We need to pause and radically rethink, look at some of the innovations that already exist but are not adopted, such as submerged computing, energy flexibility, waste heat reuse, consider the power and cooling side – and build , design and operate truly sustainable data centers.

Some operators are already aware of the climate emergency and have made some improvements. Many now cite the use of renewables for their operations, but these are done through virtual power purchase agreements, where renewable energy elsewhere is put into the grid on their behalf while still using local networks – so a form of ‘compensation’, some use energy efficient equipment, which is commendable, but there is much more to be done.

One mechanism that could elicit some recognition that we are in a climate emergency is the …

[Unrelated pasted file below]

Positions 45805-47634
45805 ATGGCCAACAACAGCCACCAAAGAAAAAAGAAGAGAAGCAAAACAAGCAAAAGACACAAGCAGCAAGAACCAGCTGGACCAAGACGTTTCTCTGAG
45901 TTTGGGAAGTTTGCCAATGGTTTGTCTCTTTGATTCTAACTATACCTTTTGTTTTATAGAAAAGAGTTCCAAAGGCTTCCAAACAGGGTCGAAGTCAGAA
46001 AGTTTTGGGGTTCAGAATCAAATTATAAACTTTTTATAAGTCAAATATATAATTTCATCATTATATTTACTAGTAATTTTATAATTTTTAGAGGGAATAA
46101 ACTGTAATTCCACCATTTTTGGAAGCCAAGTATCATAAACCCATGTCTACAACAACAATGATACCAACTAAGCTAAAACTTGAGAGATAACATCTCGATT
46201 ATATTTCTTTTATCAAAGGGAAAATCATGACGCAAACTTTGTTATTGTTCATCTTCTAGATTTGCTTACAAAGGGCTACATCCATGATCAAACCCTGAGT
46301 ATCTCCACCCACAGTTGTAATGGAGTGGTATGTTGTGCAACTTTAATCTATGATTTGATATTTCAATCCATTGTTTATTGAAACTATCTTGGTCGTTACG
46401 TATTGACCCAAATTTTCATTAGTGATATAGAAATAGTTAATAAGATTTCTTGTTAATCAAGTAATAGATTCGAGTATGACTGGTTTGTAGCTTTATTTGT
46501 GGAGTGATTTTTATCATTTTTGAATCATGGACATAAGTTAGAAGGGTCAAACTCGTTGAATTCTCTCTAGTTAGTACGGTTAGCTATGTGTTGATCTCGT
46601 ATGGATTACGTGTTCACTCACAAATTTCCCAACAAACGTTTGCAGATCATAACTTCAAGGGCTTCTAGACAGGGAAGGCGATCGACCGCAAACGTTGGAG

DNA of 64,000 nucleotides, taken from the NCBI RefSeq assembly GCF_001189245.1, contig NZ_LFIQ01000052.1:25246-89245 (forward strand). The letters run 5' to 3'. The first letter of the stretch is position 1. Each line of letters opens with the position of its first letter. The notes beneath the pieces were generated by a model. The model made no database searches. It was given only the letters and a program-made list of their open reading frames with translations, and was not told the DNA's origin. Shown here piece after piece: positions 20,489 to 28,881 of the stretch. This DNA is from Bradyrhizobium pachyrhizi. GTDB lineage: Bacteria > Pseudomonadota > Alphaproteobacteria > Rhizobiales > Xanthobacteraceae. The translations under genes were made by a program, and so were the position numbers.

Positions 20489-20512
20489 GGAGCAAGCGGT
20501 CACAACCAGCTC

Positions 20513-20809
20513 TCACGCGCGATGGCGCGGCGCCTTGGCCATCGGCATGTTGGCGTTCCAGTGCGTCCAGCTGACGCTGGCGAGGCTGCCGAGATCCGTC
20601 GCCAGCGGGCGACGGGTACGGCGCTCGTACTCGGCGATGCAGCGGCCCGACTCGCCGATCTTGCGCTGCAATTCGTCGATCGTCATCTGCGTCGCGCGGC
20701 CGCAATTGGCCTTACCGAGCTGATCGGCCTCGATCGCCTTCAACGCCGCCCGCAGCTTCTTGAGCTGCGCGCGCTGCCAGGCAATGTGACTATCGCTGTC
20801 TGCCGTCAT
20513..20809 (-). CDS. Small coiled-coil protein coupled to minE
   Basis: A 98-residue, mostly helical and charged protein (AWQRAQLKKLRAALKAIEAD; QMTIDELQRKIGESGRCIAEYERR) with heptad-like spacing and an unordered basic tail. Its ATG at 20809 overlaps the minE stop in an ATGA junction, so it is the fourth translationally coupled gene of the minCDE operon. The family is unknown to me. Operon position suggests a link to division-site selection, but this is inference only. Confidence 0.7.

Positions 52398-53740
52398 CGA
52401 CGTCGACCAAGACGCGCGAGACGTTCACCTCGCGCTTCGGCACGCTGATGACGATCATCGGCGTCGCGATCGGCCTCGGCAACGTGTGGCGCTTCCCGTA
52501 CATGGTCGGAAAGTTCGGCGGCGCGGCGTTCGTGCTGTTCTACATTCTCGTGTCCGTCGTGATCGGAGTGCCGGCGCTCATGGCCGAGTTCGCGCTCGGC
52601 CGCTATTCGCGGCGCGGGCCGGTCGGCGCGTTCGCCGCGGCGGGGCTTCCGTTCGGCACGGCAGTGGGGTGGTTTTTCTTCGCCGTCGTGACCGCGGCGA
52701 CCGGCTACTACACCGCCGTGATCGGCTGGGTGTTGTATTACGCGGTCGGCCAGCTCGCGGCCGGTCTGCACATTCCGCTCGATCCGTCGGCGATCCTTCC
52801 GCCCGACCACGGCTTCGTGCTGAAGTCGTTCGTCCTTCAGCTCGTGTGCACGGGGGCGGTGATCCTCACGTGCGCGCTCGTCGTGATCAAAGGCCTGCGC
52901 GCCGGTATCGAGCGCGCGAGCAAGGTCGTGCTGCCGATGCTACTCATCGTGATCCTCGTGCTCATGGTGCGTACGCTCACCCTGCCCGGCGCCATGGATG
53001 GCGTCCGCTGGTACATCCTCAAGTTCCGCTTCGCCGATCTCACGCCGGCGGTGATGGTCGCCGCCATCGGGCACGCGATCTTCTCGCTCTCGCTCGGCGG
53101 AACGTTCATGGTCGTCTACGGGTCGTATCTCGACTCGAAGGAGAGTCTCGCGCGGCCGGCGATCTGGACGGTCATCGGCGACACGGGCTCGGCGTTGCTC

Climate neutral data center pact

Following the EU’s announcement in February 2020 that ‘data centers / telecoms can and should be carbon neutral by 2030’, and that regulations could be in sight, it was clear that the business sector (i.e. cloud and colocation providers) were extremely concerned about the nature of what these regulations might be and (in what some might say was a desperate attempt to avoid regulation), put the Climate Neutral Data Center Pact (CNDCP) in place in January 2021. It was to be a “self-regulatory” initiative with reports sent to the European Commission (EC) on a regular basis.

The pact is made up of five pillars: energy efficiency (based on PUE objectives), clean energy, water (based on WUE / WUE), circular economy (reuse, recycling of ICT equipment) and the circular energy system (in fact, the reuse of waste heat).

At the time of writing, 22 EU trade associations and 57 data center operators were listed as signatories to the pact. Formal (and informal) meetings took place between the EC, the Pact and other interested parties, including a meeting of independent consultants for a workshop to discuss various proposals presented by three independent consultants to the EC.